Progesterone supplementation during the luteal phase has been considered standard treatment in most ART centers [15]. Despite various formulations and routes of administration available, the use of IMP is still the dominant choice in the United States. The major disadvantage of IMP is the discomfort associated with intramuscular injections, in addition to the potential risks for local inflammatory reactions and abscesses that could arise from repetitive injections of the oil vehicle [7]. The formulation of progesterone as a vaginal gel, from a practical perspective, is very convenient and well tolerated by patients with few side-effects. However, luteal phase bleeding prior to the scheduled pregnancy test generates significant anxiety. This occurrence coupled with questions of decreased pregnancy rates in cycles using this form of luteal progesterone supplementation prompted us to review our own extensive experience.

The data collected in the present study confirm the impression that patients receiving PVG for luteal support in fresh ET cycles were more likely to bleed prior to their pregnancy test than those treated with IMP. However, an interesting finding from the analysis is that neither pregnancy nor implantation rates significantly differed between the two treatment groups. In fact, our data show that most of the patients who experienced luteal phase bleeding (in both PVG and IMP groups) were either not pregnant or did not achieve an ongoing pregnancy. Thus, it seems that early bleeding was unrelated to implantation failure or pregnancy loss [16].

In some ART clinics, high E2 levels (>3200 pg/mL) observed on the day of hCG administration may indicate ovarian hyperstimulation. However, none of the patients with elevated E2 levels developed ovarian hyperstimulation syndrome in this study. Moreover, there was no significant difference between the IMP and PVG groups in terms of the mean E2 levels on the day of hCG administration (Table 1), nor was a significant difference observed in patients with and without luteal phase bleeding (Table 3). While the E2 levels observed in our program may be indicative of hyperstimulation in some ART clinics, the explanation may lie in variability of E2 assays between laboratories.

An intriguing, but certainly not surprising, finding of the present study was the observation that cycles with luteal phase bleeding had a significantly thicker endometrial stripe on the day of hCG administration compared with the non-bleeders (12.6 mm vs 11.6 mm, P = 0.004). Based on this finding, a subgroup of patients may benefit from increased progesterone supplementation based on the endometrial thickness measurement on the day of hCG administration. The data from the present study do not support either hypothesis, but point to the need for additional investigations.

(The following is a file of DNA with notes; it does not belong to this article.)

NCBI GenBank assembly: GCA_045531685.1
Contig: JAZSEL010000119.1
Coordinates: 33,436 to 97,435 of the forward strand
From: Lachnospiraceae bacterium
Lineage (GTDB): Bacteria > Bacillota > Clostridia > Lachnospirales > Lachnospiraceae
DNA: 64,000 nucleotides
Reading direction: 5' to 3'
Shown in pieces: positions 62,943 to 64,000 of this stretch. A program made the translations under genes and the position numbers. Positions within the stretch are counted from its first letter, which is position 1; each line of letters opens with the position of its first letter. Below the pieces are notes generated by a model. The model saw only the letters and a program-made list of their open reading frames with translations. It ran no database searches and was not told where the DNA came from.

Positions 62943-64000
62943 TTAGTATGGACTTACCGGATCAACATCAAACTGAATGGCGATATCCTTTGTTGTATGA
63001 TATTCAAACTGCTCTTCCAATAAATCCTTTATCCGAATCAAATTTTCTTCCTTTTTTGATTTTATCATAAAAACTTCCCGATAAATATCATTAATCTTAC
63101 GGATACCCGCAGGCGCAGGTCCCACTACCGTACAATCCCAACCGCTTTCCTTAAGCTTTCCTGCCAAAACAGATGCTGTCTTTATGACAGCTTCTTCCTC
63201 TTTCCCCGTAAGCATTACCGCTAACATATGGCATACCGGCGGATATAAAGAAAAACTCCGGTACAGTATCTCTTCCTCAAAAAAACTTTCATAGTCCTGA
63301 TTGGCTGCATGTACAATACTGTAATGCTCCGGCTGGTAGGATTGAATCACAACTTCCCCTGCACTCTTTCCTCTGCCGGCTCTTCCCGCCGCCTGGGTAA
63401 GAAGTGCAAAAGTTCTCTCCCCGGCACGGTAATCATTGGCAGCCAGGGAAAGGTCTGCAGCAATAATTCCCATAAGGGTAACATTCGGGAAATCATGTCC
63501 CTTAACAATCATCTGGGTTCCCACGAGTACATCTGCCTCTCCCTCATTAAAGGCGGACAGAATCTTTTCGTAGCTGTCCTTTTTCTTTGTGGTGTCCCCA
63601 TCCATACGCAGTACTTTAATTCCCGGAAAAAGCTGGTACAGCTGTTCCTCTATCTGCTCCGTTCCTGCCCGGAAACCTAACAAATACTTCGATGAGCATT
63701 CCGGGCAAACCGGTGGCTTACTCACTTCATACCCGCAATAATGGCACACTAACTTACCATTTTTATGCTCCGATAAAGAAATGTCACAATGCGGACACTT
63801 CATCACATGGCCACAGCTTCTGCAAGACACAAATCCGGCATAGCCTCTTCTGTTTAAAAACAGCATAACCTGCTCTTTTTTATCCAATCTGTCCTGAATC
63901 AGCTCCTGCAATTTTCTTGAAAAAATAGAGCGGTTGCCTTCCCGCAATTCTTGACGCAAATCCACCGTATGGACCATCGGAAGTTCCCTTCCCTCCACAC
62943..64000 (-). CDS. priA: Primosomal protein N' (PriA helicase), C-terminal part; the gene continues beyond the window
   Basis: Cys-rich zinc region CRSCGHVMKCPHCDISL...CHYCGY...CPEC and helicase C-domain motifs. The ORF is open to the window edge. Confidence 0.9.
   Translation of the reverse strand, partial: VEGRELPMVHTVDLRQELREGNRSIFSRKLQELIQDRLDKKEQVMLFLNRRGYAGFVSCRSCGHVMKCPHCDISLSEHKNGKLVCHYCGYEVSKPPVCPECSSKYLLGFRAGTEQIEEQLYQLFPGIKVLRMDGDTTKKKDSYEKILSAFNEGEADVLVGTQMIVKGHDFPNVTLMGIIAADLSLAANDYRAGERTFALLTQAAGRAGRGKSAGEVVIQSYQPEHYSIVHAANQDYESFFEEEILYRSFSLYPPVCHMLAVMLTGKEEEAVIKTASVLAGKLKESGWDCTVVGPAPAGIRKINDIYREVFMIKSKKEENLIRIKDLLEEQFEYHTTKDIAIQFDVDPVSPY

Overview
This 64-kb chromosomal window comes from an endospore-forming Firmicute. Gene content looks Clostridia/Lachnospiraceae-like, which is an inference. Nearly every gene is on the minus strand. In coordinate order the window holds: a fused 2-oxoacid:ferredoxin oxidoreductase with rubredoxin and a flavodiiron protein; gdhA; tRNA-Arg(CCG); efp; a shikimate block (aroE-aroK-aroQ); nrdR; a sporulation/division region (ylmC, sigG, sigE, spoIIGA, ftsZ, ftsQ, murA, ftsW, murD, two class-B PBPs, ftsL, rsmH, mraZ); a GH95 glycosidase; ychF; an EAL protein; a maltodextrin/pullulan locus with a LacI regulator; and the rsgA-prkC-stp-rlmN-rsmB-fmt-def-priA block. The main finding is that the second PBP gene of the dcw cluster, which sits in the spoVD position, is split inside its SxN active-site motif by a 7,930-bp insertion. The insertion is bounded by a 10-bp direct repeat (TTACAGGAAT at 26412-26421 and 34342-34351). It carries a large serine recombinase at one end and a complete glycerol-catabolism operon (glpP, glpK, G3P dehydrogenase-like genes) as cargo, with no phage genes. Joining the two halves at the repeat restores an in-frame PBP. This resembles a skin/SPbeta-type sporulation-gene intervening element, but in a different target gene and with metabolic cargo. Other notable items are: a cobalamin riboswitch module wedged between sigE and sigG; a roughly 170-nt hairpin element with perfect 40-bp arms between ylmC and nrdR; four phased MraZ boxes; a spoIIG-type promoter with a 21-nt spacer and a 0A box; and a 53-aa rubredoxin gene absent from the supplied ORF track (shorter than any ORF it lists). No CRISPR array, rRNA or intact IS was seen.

First-trimester bleeding in spontaneous pregnancies is not uncommon, occurring about 20% of the time [17]. Following ART, the reported incidence of first-trimester bleeding is higher, ranging from 29% to 36% [18,19]. As noted previously, luteal phase bleeding was not a measured outcome in the majority of previous comparative studies between PVG and IMP. Roman et al. addressed the issue of bleeding during the luteal phase of IVF/ICSI cycles, yet the authors reported no shortened luteal phase [11]. In that study, however, vaginal gelatin capsules of micronized progesterone (at a dose of 200 mg t.i.d.) instead of PVG were utilized, and there was no IMP control group. Yanushpolsky et al. reported the results of an interim analysis from a prospective, randomized study comparing the efficacy and tolerability of PVG and IMP for luteal phase support in ART [9]. Although a significantly higher proportion of patients receiving PVG than IMG reported bleeding before the first pregnancy test (42% vs 27%, respectively; P = 0.02), similar implantation, pregnancy, and spontaneous abortion rates were found in the two treatment groups.

Of greater concern to patients and medical staff alike has been the suggestion that luteal phase support with PVG may compromise implantation and pregnancy rates. Conflicting results have been reported in the literature regarding this issue. Several prospective studies have demonstrated that PVG is as effective as IMP for luteal phase supplementation in ART cycles [3,57]. However, one randomized, controlled (open label) study noted that PVG resulted in significantly lower embryo implantation, clinical pregnancy, and live birth rates compared with the pregnancy outcomes in women supplemented with IMP [8]. Nonetheless, this study might have been limited by type I error and bias despite its randomized design [20], and a subsequent study from the same group showed no differences in treatment outcomes [9]. Others have reported significantly higher implantation and clinical pregnancy rates with PVG compared with IMP in ICSI but not classic IVF cycles. These observations suggest that the differences may be attributed to a direct effect of progesterone on the oocyte, which is deprived of progesterone due to decoronization prior to sperm injection. Because progesterone levels are significantly higher in the local environment after PVG administration, a possible ‘rescue effect’ of progesterone on both the early embryo and endometrium may occur in ICSI cycles [21].

Several limitations may be noted regarding this study. For the purpose of our analysis, the number of embryos transferred and multiple pregnancy rates were inadvertently excluded when data were extracted from the patients’ charts. However, the overall data from our center were published in the Assisted Reproductive Technology Success Rates National Summary and Fertility Clinic Reports for the time periods during which these patients were treated [22,23]. The mean number of fresh embryos transferred ranged from 2.5 for patients aged under 35 years to 3.3 for those aged 38–40 years. The percentage of twin pregnancies ranged from 25% for patients aged under 35 years to 40% for those aged 35–37 years. The percentage of triplet pregnancies ranged from 0% for patients aged under 35 years to 15.4% for those aged 35–37 years.